When Le Pain Quotidien opened its doors at Fashion Island I met with organic bread maker and founder Alain Coumont while he was in California for a brief visit. We sat at one end of his signature communal table and talked about his simple beginnings as a young chef in Belgium, the differences between European and American philosophy of food and why he doesn’t serve Diet Coke — among other things.
Alain was clearly tired from his long flight. He seemed dead serious and initially wasn’t up for silliness so early in the morning. We ordered our bowl of coffee; I pulled out my iPhone and we began to talk about how he turned his little Belgium bakery into a successful world-wide enterprise.
Me: Has brining your bakery to US been different than you expected?
Alain: I didn’t want to become like those French bakeries that start off authentic but after awhile there are barely any French things left. They sell bagels and muffins only….and Coke. We are different. When we came to America we tried to say what we are. We would be selling our soul, little by little if we sold only those things.
Me: It doesn’t seem like your philosophy has stopped you from growing and succeeding here. Do you think people are eager for that authenticity? They know they can go get a Diet Coke down the road, they come here for something different.
Alain: Selling Coke would bring in a million dollar in profit for us in the US — says my business manager. But I say “no way.” We used to sell it, but we can hardly offer organic bread and all of our philosophy and then sell Coke. We tested pulling it in some shops. Some people complain. American girls screaming “Where’s my Diet Coke!” (He throws his arms in the air with the first bit of animation I see in him.) But in the end, we didn’t lose any sells. We have conviction.
Me: No one loves a nice cold Diet Coke more than me, but I respect that you won’t sell it at Le Pain. I will go somewhere else to get it and come here for something different.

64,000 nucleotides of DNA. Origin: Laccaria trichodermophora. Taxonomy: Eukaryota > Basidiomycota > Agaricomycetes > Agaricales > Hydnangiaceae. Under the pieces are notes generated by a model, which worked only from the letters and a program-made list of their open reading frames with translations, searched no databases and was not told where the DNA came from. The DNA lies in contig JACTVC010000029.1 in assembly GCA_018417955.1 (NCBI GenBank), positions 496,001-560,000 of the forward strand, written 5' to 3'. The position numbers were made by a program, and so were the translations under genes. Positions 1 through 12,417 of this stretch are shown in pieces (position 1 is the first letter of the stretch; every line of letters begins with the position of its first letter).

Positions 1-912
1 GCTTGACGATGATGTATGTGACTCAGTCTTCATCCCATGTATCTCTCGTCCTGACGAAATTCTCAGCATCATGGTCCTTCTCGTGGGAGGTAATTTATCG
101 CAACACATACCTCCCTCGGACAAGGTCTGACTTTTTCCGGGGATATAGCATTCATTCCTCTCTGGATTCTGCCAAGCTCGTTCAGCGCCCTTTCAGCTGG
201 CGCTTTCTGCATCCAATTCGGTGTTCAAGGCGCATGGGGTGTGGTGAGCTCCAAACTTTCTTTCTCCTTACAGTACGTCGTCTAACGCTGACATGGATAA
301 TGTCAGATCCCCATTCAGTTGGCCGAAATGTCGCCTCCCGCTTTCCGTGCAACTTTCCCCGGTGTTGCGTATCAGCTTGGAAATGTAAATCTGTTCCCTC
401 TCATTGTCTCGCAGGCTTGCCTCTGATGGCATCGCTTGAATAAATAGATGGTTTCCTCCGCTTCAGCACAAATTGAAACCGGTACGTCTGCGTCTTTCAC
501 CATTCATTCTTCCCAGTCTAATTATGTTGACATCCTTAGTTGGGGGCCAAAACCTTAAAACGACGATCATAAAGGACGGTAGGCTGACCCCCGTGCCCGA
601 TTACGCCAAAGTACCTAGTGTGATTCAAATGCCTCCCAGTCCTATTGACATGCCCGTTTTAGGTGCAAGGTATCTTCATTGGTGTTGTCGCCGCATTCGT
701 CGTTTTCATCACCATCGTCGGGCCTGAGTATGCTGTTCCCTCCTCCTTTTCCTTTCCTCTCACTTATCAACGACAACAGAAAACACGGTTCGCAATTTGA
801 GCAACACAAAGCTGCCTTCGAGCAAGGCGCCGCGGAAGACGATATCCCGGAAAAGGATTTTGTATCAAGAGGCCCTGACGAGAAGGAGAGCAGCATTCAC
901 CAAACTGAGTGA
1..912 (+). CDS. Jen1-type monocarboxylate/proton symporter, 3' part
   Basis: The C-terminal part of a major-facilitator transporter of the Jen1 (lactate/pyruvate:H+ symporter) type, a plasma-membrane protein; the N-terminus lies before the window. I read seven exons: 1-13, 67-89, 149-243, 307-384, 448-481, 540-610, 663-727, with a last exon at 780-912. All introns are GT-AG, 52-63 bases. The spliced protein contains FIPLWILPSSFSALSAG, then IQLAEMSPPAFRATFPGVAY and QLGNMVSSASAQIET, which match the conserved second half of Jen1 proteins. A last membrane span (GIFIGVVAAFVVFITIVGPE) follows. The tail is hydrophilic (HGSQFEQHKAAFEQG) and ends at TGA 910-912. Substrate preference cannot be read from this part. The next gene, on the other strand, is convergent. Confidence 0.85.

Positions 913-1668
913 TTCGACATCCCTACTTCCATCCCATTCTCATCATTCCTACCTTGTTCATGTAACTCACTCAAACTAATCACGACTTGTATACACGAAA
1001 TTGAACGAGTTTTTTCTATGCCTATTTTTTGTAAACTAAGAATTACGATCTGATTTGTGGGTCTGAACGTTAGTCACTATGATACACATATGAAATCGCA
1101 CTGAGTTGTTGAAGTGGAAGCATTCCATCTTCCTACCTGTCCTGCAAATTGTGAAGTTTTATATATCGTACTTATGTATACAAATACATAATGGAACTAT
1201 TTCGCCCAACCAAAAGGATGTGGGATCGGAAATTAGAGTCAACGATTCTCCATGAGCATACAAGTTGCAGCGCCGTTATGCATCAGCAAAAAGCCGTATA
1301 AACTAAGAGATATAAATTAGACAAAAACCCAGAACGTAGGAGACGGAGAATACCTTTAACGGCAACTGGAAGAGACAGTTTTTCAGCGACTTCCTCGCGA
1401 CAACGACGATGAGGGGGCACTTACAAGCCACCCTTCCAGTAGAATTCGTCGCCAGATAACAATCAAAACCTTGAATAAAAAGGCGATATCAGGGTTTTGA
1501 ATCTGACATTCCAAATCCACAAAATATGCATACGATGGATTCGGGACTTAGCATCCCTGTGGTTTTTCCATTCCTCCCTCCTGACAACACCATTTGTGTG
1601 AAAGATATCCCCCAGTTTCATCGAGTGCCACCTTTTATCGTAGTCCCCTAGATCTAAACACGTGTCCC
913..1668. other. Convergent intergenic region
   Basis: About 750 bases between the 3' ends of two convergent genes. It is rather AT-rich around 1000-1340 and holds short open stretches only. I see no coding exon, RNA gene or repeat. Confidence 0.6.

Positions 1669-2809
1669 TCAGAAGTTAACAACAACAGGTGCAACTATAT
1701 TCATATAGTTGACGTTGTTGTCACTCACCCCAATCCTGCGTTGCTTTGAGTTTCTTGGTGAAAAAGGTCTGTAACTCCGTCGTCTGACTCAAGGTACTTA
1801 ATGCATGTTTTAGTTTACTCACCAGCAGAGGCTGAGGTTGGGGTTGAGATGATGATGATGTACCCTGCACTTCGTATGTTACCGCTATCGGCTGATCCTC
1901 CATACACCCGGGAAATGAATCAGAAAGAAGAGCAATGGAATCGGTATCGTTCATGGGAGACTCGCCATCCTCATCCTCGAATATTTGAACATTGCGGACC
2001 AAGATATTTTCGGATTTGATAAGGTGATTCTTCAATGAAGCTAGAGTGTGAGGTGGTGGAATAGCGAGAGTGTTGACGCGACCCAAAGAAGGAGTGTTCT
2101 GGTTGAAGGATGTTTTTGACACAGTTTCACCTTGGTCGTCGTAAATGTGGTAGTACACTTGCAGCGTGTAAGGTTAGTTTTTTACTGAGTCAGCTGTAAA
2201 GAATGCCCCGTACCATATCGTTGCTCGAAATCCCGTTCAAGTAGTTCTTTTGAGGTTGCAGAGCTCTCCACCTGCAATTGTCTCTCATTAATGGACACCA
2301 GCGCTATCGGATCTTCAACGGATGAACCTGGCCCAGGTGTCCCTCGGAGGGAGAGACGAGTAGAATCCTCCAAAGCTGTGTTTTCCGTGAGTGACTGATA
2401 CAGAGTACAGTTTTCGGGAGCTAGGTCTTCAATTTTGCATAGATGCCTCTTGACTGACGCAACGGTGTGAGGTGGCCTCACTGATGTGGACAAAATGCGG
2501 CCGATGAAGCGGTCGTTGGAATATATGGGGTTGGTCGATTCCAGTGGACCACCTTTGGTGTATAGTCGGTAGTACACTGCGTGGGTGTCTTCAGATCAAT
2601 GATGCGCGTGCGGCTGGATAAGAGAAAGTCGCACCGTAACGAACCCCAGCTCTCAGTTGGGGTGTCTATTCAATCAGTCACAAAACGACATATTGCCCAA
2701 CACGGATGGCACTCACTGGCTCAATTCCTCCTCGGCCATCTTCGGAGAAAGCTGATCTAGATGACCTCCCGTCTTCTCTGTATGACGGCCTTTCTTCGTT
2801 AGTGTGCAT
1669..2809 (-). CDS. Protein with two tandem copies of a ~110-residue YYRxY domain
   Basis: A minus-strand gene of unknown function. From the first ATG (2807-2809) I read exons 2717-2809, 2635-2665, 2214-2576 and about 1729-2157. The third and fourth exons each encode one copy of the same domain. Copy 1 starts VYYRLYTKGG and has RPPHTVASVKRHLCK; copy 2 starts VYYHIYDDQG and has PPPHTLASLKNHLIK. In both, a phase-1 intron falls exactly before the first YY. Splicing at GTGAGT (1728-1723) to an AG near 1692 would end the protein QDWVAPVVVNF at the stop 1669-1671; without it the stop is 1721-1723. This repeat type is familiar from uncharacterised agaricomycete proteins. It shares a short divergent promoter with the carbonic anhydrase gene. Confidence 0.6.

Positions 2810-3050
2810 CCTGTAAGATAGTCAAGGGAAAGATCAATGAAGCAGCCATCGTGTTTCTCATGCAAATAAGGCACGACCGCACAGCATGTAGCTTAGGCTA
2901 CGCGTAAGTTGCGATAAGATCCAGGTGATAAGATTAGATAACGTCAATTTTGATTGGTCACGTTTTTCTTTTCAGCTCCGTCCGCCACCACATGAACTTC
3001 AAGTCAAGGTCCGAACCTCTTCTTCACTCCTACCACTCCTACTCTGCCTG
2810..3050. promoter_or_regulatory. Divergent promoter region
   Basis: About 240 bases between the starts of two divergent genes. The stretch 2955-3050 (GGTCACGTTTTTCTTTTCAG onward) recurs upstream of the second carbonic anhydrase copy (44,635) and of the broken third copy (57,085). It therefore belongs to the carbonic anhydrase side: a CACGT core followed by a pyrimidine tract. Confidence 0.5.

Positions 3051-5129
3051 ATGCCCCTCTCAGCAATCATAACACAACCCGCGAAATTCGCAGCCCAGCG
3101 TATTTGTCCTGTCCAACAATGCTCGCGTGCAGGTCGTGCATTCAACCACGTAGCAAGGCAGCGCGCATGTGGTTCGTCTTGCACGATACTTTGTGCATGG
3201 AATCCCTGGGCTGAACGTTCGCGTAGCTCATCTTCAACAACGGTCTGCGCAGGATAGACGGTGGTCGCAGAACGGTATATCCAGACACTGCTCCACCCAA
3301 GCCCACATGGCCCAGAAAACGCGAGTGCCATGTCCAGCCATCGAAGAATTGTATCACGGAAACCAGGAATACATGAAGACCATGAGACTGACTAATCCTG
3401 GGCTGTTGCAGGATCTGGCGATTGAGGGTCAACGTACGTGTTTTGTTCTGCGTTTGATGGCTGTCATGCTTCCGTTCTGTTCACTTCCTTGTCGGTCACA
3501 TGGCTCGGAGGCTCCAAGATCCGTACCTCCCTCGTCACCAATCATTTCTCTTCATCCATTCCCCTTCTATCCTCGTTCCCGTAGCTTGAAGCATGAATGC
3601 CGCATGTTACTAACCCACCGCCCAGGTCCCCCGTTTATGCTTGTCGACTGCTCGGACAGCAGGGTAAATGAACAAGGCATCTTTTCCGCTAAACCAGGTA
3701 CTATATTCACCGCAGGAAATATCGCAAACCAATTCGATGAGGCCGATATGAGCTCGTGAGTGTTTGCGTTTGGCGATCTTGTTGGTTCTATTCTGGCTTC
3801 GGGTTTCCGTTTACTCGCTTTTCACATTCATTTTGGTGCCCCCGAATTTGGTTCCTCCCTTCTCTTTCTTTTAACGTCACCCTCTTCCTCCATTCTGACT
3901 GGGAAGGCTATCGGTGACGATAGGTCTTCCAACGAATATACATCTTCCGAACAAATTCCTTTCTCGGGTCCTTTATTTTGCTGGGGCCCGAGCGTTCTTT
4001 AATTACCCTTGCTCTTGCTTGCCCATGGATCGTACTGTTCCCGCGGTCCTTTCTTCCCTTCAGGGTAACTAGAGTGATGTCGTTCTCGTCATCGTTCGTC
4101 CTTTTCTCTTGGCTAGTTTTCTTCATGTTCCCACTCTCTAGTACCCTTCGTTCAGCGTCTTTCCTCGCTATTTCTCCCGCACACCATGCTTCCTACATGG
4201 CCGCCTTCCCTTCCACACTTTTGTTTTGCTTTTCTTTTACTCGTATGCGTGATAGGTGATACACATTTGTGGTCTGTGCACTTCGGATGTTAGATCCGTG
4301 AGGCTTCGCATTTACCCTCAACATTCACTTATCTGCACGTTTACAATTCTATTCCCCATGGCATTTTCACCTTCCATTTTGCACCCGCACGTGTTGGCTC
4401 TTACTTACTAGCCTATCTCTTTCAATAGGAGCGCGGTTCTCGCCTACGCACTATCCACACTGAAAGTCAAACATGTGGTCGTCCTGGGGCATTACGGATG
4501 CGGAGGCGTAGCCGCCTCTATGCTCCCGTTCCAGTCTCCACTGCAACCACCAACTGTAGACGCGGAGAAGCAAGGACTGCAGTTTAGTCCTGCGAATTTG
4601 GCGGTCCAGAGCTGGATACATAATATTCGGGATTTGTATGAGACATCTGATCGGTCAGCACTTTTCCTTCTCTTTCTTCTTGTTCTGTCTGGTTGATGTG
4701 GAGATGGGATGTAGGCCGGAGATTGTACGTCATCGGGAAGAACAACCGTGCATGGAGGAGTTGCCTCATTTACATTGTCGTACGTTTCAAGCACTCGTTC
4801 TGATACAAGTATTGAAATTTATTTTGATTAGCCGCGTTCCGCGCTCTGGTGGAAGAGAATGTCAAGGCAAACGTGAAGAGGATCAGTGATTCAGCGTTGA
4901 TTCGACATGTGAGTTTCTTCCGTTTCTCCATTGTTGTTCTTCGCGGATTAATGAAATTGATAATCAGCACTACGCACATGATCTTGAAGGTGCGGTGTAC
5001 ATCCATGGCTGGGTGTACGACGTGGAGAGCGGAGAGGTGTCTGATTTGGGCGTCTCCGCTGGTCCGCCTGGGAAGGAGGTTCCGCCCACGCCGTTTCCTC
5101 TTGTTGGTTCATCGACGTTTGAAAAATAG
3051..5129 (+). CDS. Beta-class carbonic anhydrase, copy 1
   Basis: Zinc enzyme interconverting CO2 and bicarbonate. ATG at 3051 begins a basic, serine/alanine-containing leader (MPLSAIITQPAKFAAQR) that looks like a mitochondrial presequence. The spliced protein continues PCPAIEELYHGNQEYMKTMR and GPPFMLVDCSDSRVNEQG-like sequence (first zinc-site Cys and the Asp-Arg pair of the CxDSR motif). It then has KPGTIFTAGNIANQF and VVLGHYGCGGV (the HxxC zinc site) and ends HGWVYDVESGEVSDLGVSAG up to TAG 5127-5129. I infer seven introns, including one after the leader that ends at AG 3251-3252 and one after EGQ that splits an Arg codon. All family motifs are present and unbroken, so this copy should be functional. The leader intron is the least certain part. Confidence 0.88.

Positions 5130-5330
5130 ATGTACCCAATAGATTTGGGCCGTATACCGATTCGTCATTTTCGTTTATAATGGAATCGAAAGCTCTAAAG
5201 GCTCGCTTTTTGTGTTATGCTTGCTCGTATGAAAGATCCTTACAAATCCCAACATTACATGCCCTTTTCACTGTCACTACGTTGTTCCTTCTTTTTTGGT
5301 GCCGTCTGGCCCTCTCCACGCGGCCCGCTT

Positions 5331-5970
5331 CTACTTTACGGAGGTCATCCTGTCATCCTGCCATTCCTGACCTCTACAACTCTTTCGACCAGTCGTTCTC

Alain: Maybe you are somewhat of The Diet Coke junkie (… he says with a smirk.)
Me: What? Me? That’s outrageous! (I pretend to be appalled at the very idea.)
Alain: No, I saw that you liked The Diet Coke on your web site. (…Then he begins a mercifully short lecture on the evils of what Diet Coke does to your insides. Then he smiles at me and when he smiles, his whole face changes. He is open and handsome. He knows I’m not going to give it up.)
Me: I know … I know … But there’s one thing I like more than Diet Coke it’s conviction so when I come here I have your fantastic iced tea. (Changing the subject.) Is that what you’re hoping? That people in Orange County will come here and try something new? What would you suggest someone new to the bakery order, let’s say in the morning?
Alain: A good slice of bread with a side of organic salmon. Coffee. In Europe it’s more important to have good ingredients. The portion and size is not important, it (large portions) shouldn’t mean quality.
Me: What would you hope guests would experience when they come to Le Pain that would be different from other restaurants or bakeries?
Alain: We have an all-day menu. You can come in at lunch time and just have an espresso. The waiter isn’t going to kick you out or hurry you along…give you a mean look (then he gives me a mean look). It’s built into our business model — we are here for the people who come here in every way. It’s not a theme. We are communal in every way. Authentic.
We end the interview talking about my new iPhone 4S. He liked the feature and urged me to ask her silly questions. When I shy away from it, he takes it and asks her. We all laugh at her pre-programed response.
Alain is an acclaimed author and chef in Europe and it’s not long before patrons start to recognize him. He hugs them and smiles warmly; obviously happy to have them come over and say hello. He asks all of them to come and sit with him.
He believes in what he is doing. He is authentic. Le Pain Quoitien is built on Alain’s sincere belief in simple, wholesome food and community and it’s success will continue to be fueled by those principles.
Le Pain Quotidien is nestled between Marcy’s and Forever 21 at Fashion Island.
Operating hours run along with Fashion Island’s hours.
One menu is served all day with three or four daily specials.
Table service is available along with retail and take-out options.
Phone number is: 949-287-5597
For information on Le Pain Quotidien’s baking classes, you can go to my post at OC Family.